This case study shows how environmentally sustainable homes can be financially viable, and can also provide affordable housing prioritised for local people in perpetuity.

Location: Stroud, Gloucestershire


Applewood is a new housing development, built on the site of the former Cashes Green Hospital in Stroud. The design of the development, and its leafy outdoor spaces, aim to encourage the development of community and promote wellbeing.

Half the homes are shared ownership, with priority being given to local people. A community Land Trust owns the freehold of the affordable properties ensuring that they remain available to the local community after resale.

Project details

Applewood is a mix of homes for rent and for sale, developed by Haboakus (a partnership of HAB Housing and GreenSquare Group). The development includes 78 homes: 21 four-bedroom houses, 29 three-bedroom houses, 14 two-bedroom houses, 8 two-bedroom apartments and 6 one-bedroom apartments.

50% of the home are designated affordable housing prioritised for local residents. Half of these are shared ownership, the other half “affordable rent”. Different tenures are pepper potted through the development.
The freehold of the social housing properties, and some of the shared outdoor space, is owned by the Cashes Green Community Land Trust (a group of local residents from Applewood and the Cashes Green area) to make sure they remain available and affordable for the local community. The CLT owns the freehold of some of the properties on site and works to improve the living environment for all local residents. At Applewood the CLT will promote sustainable transport and the allotment building, which are designed to bring the community together. It also aims to help residents who just need a hand from time to time. (1)

Responsibility for on-going maintenance lies with the Estate Management Board (EMB), of which all residents are member. The EMB also provides a forum for discussing concerns, organising street parties and other event. Every household has the right to vote on different proposals and on how the management budget is used. Applewood EMB is also integrated with the Cashes Green Community Land Trust.

The homes are designed to maximise light, whilst also being energy efficient, with super insulated roofs and walls, a mechanical ventilation and heat recovery system. All the homes are designed to be accessible and easy to adapt to meet different needs.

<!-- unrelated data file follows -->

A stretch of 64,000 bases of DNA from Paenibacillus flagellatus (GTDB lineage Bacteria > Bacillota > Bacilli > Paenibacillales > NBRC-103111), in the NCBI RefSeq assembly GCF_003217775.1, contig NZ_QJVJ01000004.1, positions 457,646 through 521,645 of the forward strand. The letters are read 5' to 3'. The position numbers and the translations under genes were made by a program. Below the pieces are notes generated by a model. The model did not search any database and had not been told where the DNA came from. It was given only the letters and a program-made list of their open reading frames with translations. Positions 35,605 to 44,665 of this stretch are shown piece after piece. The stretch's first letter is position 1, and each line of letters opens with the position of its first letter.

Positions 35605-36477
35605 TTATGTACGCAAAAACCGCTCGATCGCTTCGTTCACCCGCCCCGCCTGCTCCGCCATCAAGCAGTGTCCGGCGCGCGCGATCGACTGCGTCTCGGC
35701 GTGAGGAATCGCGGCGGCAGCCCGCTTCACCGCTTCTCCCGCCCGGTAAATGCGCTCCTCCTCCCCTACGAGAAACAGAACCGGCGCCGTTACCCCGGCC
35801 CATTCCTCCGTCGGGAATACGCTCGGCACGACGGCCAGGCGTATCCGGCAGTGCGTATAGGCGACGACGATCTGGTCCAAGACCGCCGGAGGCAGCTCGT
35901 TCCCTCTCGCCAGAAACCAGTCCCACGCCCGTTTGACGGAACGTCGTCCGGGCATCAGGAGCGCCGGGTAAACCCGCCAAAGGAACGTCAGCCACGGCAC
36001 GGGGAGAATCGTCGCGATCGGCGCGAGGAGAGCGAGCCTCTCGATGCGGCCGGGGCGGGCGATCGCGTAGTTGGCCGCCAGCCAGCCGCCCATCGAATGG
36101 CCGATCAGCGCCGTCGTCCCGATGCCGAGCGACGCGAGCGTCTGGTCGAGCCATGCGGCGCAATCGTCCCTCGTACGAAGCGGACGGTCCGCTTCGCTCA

The developer has used the natural features of the site to promote wellbeing and create opportunities for residents to meet. There is a ‘pocket orchard’, a green wildlife corridor, and all the homes on the main square have gardens that open directly onto a central landscaped ‘community space’. The streets are designed to prioritise the needs of resident pedestrians over cars. Allotments next to the site have been retained and expanded to encourage residents to grow their own food – and share food production with neighbours, through community growing areas and an ‘edible landscape’.

There are opportunities for the community to share other responsibilities and assets too, for example through shared electric bike ownership.

Key Details

Community involvement

Public consultation revealed that the local community was particularly attached to two existing buildings. The new homes echo the textures and colours of these and other buildings in the area. (4)

Who are the key stakeholders involved?

● Haboakus (a partnership between Hab Housing and Green Square)
● DSDHA architects

So what?

What are the risks and challenges for initiating and also maintaining this initiative?

The development’s success in future years will rely on resident engagement in stewardship and management. A critical mass of residents will be needed to take part in the Community Land Trust and the management board.

Key learning

Applewood demonstrates that socially and environmentally sustainable designs can be commercially viable.